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Hoffmann, R. A wiki for the life sciences where authorship matters. Nature Genetics (2008)

Detection of Y chromosome sequences in Turner's syndrome by Southern blot analysis of amplified DNA.

Only about half of all patients with Turner's syndrome are monosomy 45,X on karyotyping and there are grounds for supposing that cryptic mosaicism for at least part of the Y chromosome may be present in some patients. If so this would be clinically important because of the risk to patients of gonadal neoplasms and virilisation. We have used a very sensitive method to detect Y chromosomal segments in eighteen patients with Turner's syndrome, none of whom had evidence of Y chromosomal material by cytogenetic analysis. In DNA from peripheral blood lymphocytes and/or fibroblasts we looked for specific nucleotide sequences from the sex-determining region of the Y chromosome ( SRY gene) and repetitive sequences located at the centromeric region (DYZ3). By polymerase chain amplification (PCR) one patient had a definite positive signal and two patients had faintly positive signals for the SRY gene. Southern blot analysis of PCR material with a SRY-specific probe confirmed that these patients were positive for SRY and revealed another three. No patient was positive for DYZ3, suggesting that only a small portion of Y was present. These results suggest that "pure" 45,X monosomy is less frequent than previously supposed. Long-term follow-up of patients with Y sequences is needed to determine their risk for subsequent gonadal neoplasms and virilisation.[1]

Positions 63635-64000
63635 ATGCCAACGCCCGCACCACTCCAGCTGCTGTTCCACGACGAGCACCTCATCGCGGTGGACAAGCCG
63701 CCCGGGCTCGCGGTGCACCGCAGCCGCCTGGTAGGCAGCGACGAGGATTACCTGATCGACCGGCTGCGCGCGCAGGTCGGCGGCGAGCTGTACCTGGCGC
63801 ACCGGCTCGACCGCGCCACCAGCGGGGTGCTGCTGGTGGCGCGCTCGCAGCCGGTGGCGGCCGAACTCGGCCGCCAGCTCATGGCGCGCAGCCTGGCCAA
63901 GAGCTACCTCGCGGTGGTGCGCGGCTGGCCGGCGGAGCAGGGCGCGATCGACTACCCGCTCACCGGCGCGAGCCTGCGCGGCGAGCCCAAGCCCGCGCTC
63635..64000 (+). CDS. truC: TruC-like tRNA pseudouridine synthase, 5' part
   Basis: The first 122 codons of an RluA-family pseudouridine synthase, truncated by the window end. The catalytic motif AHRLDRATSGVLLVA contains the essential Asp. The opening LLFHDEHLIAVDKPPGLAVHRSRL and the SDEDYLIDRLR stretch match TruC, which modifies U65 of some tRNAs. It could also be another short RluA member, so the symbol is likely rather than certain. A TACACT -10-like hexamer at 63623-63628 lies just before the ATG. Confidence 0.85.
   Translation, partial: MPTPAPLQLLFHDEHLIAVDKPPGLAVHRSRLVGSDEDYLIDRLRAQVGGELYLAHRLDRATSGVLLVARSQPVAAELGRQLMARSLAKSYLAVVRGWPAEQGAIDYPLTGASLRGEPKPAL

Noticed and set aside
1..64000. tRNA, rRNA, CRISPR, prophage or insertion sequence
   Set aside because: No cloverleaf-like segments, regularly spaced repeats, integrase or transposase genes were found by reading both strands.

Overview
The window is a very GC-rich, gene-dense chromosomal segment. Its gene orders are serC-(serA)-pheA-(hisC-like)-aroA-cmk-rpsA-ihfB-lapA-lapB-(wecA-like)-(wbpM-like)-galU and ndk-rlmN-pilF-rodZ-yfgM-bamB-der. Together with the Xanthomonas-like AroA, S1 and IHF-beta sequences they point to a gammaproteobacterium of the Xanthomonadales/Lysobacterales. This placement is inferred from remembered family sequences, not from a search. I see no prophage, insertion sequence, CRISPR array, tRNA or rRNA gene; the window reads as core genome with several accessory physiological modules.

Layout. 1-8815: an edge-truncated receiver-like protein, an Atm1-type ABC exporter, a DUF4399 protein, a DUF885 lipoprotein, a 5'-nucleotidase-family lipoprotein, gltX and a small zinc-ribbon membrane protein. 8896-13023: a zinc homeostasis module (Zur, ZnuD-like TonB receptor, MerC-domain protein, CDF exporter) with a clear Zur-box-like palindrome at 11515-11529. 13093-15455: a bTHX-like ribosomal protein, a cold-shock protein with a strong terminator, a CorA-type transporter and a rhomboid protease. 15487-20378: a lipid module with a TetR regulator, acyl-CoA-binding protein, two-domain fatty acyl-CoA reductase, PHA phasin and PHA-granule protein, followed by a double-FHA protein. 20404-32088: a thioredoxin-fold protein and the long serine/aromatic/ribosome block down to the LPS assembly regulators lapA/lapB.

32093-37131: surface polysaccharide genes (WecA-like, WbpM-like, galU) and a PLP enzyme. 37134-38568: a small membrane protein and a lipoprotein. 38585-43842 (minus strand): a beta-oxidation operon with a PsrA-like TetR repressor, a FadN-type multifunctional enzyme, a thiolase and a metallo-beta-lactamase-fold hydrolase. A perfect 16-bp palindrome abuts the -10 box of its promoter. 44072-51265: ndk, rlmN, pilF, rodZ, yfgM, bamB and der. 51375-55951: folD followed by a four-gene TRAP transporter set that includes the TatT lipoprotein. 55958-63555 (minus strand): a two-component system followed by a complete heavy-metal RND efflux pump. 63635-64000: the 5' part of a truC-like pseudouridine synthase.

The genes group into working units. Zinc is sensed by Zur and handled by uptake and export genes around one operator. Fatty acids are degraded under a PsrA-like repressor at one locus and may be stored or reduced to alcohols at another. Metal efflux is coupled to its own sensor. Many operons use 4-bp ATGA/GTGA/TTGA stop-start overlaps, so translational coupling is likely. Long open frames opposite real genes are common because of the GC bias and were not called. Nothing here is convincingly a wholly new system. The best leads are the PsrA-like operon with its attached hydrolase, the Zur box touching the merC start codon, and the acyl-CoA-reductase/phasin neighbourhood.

1. Detection of Y chromosome sequences in Turner's syndrome by Southern blot analysis of amplified DNA. Kocova, M., Siegel, S.F., Wenger, S.L., Lee, P.A., Trucco, M. Lancet (1993) [Pubmed]
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